If you’ve got an abundance of fruit and are running out of ideas to preserve it – a simple solution, which uses lots of fruit, is turn it into wine.
Or if you know a beekeeper or you are a beekeeper who has lots of honey or nectar you can turn it into mead.
Most likely the ingredients are in your kitchen to make it at this very moment. It’s easy!
What you will need:
- clean gallon glass jug
- large-sized balloon or air lock
- siphon tube
- sugar or honey
- bread yeast, cuvee wine yeast, or champagne yeast (from a brewer’s supply store)
Fill your jug about half way filled with chopped up or smashed fruit. Add 3-4 cups of sugar or a pint of honey – depending on the sweetness of the fruit your using. Add enough water to fill the jug but leave an ample air gap at the top of the jug. Add a pinch of yeast.
Either place a deflated balloon over the mouth of the jug and secure with a rubber band or use an air lock (from a brewer’s supply store). Set the jug in a dark corner and try not to move it or disturb it until the process is complete (4-7 days). The balloon will inflate with gas as the yeast eats the fruit and sugar. When the alcohol level is high enough to kill the yeast, the balloon will deflate or if using an air lock the gas bubbles will stop. Use a siphon to extract the wine into a sterile container, leaving the fruit and sediment behind.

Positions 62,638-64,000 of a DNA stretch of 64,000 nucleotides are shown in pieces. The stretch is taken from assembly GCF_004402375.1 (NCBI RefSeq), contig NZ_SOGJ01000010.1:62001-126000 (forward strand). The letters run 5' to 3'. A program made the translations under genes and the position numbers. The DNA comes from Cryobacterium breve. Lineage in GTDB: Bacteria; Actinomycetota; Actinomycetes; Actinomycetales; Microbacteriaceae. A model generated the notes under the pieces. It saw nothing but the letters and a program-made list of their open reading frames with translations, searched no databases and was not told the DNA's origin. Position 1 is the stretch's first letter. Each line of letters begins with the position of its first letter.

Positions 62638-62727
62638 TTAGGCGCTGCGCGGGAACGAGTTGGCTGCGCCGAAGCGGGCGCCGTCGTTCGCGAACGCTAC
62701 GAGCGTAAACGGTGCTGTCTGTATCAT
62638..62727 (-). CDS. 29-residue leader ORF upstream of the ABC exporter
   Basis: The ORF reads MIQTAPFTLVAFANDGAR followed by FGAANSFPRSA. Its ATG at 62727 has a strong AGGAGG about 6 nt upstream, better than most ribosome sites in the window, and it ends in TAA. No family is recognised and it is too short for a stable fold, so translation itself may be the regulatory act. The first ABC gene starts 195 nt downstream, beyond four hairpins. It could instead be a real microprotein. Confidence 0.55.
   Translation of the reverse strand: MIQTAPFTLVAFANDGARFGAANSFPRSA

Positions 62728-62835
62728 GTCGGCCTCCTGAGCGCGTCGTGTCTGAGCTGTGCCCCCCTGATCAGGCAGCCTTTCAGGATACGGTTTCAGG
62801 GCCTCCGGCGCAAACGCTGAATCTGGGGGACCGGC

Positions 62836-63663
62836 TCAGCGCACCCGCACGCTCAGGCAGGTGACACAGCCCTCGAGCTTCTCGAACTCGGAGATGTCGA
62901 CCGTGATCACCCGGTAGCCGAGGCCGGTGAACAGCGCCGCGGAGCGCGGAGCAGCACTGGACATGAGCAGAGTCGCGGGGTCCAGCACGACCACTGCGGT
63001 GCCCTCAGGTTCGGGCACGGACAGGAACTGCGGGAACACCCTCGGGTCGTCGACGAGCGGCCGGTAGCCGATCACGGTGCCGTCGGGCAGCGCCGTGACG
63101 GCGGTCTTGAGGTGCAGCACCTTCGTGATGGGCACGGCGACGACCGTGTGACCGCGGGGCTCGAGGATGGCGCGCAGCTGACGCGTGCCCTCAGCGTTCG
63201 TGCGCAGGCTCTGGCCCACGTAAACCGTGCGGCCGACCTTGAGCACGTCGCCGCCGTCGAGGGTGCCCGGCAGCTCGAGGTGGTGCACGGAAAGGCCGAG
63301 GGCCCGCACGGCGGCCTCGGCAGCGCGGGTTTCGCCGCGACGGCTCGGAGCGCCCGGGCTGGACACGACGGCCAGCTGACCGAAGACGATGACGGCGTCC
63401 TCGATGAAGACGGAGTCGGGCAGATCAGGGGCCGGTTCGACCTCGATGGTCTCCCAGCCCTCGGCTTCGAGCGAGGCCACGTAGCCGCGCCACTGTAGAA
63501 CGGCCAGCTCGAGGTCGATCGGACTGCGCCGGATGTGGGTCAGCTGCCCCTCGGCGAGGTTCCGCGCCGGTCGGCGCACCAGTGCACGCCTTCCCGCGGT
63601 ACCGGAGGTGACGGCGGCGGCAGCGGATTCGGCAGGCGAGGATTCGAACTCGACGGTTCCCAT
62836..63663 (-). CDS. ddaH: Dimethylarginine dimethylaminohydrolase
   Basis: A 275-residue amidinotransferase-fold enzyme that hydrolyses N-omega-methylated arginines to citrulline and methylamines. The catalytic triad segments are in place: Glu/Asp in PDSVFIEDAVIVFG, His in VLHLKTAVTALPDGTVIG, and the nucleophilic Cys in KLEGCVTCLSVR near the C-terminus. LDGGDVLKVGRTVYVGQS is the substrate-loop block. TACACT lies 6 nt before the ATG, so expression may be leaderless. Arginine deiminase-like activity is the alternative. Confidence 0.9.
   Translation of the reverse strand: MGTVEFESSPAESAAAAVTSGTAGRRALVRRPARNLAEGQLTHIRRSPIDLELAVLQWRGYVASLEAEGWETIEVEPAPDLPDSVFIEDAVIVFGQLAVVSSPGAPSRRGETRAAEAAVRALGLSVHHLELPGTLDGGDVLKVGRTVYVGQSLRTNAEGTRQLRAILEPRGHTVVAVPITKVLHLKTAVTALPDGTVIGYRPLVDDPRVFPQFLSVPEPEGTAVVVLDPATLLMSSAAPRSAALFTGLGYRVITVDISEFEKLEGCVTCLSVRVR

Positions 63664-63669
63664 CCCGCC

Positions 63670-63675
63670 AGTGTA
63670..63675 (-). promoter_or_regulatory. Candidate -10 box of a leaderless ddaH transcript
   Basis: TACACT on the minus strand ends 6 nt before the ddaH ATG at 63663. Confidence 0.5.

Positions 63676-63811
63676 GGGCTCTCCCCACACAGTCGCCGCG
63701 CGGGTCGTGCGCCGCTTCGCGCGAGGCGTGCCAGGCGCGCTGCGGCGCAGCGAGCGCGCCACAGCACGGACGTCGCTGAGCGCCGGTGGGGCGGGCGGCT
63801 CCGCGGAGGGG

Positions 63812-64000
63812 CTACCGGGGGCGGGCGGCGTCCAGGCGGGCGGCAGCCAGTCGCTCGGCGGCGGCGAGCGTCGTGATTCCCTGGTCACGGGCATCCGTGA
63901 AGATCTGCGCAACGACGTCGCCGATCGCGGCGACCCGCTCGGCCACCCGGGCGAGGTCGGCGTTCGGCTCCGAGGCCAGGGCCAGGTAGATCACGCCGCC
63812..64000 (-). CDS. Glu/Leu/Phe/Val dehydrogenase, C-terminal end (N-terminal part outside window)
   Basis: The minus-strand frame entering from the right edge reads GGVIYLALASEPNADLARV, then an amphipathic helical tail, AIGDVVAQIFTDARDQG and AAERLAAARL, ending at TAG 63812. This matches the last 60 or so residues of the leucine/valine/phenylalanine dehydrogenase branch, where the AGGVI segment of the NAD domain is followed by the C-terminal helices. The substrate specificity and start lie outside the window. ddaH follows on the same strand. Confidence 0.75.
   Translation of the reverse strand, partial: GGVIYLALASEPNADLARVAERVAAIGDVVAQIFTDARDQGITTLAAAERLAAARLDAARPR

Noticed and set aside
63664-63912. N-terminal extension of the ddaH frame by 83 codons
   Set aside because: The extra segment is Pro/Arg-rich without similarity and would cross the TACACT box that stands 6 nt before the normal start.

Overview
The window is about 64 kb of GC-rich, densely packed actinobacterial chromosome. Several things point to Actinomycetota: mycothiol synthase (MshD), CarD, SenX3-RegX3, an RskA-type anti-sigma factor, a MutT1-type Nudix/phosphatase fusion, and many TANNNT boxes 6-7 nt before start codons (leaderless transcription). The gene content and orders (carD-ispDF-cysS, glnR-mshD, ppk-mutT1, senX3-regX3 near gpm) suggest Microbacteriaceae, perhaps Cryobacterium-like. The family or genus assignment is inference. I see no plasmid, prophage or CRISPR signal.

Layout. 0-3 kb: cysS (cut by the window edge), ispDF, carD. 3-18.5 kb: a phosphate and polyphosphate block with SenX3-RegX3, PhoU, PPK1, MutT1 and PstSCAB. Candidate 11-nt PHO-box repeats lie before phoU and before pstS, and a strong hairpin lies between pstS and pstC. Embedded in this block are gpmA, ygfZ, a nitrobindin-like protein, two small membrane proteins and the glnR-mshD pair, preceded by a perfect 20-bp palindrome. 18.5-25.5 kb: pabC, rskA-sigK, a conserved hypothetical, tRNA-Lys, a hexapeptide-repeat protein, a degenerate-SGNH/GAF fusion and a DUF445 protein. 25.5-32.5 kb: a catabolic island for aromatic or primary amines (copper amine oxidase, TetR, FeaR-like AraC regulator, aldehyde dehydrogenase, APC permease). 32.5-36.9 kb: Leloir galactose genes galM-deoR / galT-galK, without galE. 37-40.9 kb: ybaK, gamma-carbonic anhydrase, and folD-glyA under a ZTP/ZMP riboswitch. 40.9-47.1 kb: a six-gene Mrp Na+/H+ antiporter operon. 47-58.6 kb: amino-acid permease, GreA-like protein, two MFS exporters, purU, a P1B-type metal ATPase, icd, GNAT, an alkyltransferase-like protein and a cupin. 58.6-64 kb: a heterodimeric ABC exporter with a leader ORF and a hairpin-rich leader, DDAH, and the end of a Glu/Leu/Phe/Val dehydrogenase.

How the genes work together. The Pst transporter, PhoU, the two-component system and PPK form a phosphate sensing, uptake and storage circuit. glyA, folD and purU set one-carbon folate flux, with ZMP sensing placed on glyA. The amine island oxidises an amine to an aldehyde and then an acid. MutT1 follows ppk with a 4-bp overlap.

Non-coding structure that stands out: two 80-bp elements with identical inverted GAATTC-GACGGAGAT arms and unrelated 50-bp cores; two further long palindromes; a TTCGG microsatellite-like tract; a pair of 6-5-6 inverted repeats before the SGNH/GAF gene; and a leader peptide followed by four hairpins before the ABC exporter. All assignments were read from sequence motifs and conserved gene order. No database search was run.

Your wine is now ready to drink, but with any wine, if you let it sit for 3 months or longer it only gets better.
If you want to make honey mead, you will need 1 quart of honey to 3 quarts of water. It can take about a month to fully ferment. In the last day or two before you want to bottle it, you can add flavors such as vanilla bean, mashed ginger and/or turmeric, lilikoi (passion fruit). mulberries, etc. Strain out any bits before bottling. You can drink it right away but it gets better in 3 – 6 months. Best served chilled.
Do not let air get into the wine while you are making it. Any yeast or bacteria it picks up while you are making it may spoil the process.
Once bottled, fruit and honey wines will become very carbonated and use care in opening the bottle or it will pop like champagne. Make sure you store it in beer or wine bottles with screw tops or caged stoppers because they are better handling the pressure of fizzy drinks. You can try to burp your stored bottles if you are concerned about excessive pressure build up. If too fizzy, try refrigerating the bottles first.
If you are interested in making vinegar from your wine. You will need a vinegar starter from a live bottle of vinegar like Bragg’s Apple Cider Vinegar. Add a teaspoon or two into your wine and cover with a napkin and rubber band. Vinegar processing is aerobic so don’t cap it with a lid. It will take longer than the wine making process but just one smell and you know it is done!
The sediment from wine making can be used again to inoculate your next bottle of wine or mead in place of yeast but use it right away.
We’ve made lots of wine on the farm from fruit such as jabotacoba grapes, mulberries, star fruit, jackfruit, chico sapotes, mamey, honey or nectar, and lilikoi (passion fruit). Making your own wine, is easy and you can use fresh organic ingredients without added sulfites. It’s not only fun but rewarding.